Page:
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Galllowglass (SF) - S. J. Morden ****

All fiction has to take liberties with the realities of space travel, but some handle it better than others, and S. J. Morden has gone further than anyone else I can remember in pinning down the detail to make this space-based thriller feel particularly gritty and realistic. The storyline has two key themes: the runaway and asteroid mining. The central character Jaap (Jack) Van der Veerden is an ultra-privileged young man who is determined to escape the clutches of his controlling parents, who through pretty much limitless expenditure intend to live forever, meaning he can apparently never escape their clutches and financial control.

He gets away with the SF equivalent of running away to join the circus - running away to space. Luckily, although he has no practical experience, he does have the theoretical knowledge to be an astrogator and gets a position on a dodgy expedition to retrieve a mineral-rich asteroid. I find it impossible to believe that Morden wasn't inspired by the Robert Heinlein's juvenile classic Starman Jones, where the central character, Max Jones, runs away  to space to escape his difficult family and, despite not being qualified, ends up as an astrogator who saves the day. Here, despite only having the theory, Jack is also the one to mean the difference between life and death.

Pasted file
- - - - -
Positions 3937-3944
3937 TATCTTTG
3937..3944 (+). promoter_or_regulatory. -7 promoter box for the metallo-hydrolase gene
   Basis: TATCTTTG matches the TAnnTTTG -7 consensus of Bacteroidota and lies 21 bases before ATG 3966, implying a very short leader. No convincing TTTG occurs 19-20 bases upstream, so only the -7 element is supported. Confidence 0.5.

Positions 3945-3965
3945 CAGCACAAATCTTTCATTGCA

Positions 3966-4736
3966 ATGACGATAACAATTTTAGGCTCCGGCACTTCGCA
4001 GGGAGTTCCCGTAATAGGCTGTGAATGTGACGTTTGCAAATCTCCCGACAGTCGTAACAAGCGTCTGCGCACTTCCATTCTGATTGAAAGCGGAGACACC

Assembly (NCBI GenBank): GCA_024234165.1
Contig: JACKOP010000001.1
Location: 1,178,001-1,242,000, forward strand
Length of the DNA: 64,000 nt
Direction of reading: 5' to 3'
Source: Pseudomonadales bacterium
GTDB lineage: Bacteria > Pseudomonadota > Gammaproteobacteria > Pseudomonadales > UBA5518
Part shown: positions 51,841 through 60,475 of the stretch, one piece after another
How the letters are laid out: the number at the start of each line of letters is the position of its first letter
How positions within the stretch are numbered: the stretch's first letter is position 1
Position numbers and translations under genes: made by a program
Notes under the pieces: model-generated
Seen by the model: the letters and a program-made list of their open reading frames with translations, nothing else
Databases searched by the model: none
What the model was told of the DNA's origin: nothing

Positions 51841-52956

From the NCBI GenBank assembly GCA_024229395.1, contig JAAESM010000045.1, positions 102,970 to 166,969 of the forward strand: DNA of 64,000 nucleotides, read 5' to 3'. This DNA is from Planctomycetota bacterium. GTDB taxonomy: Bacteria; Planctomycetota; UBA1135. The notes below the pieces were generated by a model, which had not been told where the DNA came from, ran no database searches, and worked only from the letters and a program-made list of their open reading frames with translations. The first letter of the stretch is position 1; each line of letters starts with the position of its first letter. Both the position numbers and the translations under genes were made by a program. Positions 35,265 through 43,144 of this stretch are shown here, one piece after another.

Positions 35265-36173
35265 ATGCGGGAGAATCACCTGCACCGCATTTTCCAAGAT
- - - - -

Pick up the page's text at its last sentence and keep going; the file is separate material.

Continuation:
Morden manages an excellent balance between the nitty-gritty detail of staying alive in the harsh conditions of space, while trying to get a partly rubble asteroid moving, with enjoyable tension and action. Usually, there's a danger that a book that goes into some of the technical detail of space travel will lack narrative drive, but this remains a real page turner. And there's a huge third act twist that makes Jack's life even more complicated and brings in a massive problem that may be insuperable.

All this is very well done, and deserves five stars, but there was a third element that was grafted on, which hadn't got the opportunity to work with the plot and just feels very artificially placed. The storyline is set against an Earth in 2069 facing the drastic impact of uncontrolled climate change. That in itself is not a problem, although it plays hardly any role in the plot, other than a reason for some irrational behaviour by one character. But every chapter begins with a lengthy climate change quote, initially from deniers then giving the scientific viewpoint. It feels as if the author cares about climate change and shoehorned it into a story that had very little to do with it. I care about climate change too - but I wouldn't bring it into a piece I was writing about quantum physics, say.

In the end, this is a minor irritation, but one that is sustained throughout the book by the chapter openers. However, that didn't stop me really enjoying the actual storyline and the expertise with which Morden handles it - noticeably better than his already promising previous novel One Way. I'll certainly be back for more of his writing.


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Review by Brian Clegg


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